At this point, I must explain yet another quirk about this group. They very much like the idea of henchmen and followers; however, their idea of what makes a good follower is rather unusual. Instead of hiring out normal NPCs, they have taken to adopting various NPCs and monsters that they have encountered in their adventures:

  • Grak the formerly one-armed tribesman of chaotic crab-grafting humans from the Giant Insect Jungle (who is now officially a 1st level monk, using the AEC LL rules).
  • A peg legged prostitute that is now going to be the main bar tender at Hamlen's tavern.
  • Pups, the dire wolf who has given birth to three healthy pups.
  • A camel
  • The unwitting and unpredictable dragon-kin inside The Bag

Other henchman have come and gone (and died) but no emotional attachment forms, unlike the devotion the party has shown for those in the list above. Also of note, Dn. Goram wants to make a golem and has begun a search for a manual to do so and the party has taken considerable interest in helping Ahkmed in building his son.

When I began this campaign, I had not spent much time at all sketching out the Elves, Dwarves and Halflings of my world. Indeed, I left much of that work to be done by players who wished to play a demi-human. When my Dwarven player heard about James' Dwimmermount dwarves, he was really excited about the idea and ran with it. The fun part is that, although there are similarities, allowing my players freedom in creating the demi-human cultures has resulted in quite a few deviations from Dwimmermount dwarves — a big one being that Ahkmed has insisted that all dwarves are neuter and has played up his ignorance about how other races reproduce.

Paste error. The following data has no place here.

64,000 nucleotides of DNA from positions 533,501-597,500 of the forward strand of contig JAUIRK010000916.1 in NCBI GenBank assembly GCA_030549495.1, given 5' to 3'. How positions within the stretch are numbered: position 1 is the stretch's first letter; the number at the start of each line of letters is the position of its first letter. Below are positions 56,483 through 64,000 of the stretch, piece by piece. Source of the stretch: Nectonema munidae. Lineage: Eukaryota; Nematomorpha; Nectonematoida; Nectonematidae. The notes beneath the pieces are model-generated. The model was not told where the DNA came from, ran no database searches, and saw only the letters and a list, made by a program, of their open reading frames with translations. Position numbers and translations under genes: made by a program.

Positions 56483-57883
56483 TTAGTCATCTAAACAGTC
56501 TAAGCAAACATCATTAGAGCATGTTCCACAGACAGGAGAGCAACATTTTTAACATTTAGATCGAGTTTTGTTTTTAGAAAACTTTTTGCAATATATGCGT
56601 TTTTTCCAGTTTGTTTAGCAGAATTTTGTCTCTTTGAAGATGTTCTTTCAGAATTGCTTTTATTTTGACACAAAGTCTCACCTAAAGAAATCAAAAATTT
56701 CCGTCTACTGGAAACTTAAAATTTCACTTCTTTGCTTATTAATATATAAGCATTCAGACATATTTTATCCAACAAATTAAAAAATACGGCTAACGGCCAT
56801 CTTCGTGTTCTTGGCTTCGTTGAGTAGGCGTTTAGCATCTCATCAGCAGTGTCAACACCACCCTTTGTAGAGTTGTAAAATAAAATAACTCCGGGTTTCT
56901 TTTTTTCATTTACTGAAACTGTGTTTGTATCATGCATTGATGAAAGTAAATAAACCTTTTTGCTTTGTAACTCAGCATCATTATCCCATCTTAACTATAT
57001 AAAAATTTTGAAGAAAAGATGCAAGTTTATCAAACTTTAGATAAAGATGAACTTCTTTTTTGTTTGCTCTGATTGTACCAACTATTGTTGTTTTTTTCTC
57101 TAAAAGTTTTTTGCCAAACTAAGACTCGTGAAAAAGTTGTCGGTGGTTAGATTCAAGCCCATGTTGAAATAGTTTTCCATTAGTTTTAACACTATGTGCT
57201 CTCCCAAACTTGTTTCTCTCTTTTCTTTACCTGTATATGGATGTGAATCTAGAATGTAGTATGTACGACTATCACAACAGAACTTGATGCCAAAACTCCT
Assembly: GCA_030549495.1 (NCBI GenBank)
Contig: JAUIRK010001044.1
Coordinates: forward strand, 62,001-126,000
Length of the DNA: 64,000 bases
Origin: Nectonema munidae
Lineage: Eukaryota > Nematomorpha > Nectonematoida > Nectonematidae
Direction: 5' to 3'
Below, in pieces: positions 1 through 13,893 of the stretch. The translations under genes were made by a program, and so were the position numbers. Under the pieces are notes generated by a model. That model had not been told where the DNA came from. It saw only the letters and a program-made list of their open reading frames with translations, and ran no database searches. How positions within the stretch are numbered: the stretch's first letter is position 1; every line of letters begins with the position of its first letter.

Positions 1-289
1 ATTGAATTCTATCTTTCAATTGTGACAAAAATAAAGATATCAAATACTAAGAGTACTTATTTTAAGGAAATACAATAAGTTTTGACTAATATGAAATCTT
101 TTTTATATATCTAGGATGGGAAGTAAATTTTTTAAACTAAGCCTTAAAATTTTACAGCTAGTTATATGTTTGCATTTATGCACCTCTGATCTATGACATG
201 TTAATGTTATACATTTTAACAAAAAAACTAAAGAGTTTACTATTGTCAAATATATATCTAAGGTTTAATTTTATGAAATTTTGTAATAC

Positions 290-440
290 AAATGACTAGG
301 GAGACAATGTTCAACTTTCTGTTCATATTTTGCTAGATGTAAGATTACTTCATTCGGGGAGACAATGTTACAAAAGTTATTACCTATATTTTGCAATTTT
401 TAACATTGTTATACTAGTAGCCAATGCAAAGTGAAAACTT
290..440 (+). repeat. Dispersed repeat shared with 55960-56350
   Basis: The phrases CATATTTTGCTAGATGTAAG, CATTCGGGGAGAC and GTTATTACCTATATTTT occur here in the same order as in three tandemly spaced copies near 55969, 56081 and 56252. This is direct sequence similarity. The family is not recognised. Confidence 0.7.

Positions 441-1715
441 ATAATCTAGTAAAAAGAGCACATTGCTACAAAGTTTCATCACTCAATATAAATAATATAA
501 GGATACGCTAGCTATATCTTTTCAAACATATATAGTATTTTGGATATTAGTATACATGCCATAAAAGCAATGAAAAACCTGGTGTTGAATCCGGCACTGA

This past session I mentioned in passing to Ahkmed's player that I have some specific rules for how to go about creating his offspring (using a variation on the work James has done with his dwarves). The party went absolutely nuts — they especially wanted to know (ironically, given discussions on this very topic over at Grognardia) if they could specifically try to make a gnome. All of this amused Ahkmed, but he seems more focused on saving his gold for a foundation for his stronghold — a revelation that I must say was surprising. Understand, Ahkmed's player is the newest to the game (his introduction to the game was my campaign along with a 3.5 campaign that runs when mine isn't in session); however, having read the rules about dwarves, the concept of the end-game sunk in. According to the rules (his words), he is supposed to build a stronghold in order to attract dwarves "from far and wide." Thus, he is already playing for that end game — I couldn't be happier.

The session ended with a rather mundane, but productive re-exploration of the catacombs beneath the lower temple at the monastery. The party decided that they needed a much more detailed map if they were to do some serious exploring there. I was quite happy to oblige. The one significant piece of information they garnered from the new exploration is that all the bones that used to be inside these catacombs are now gone.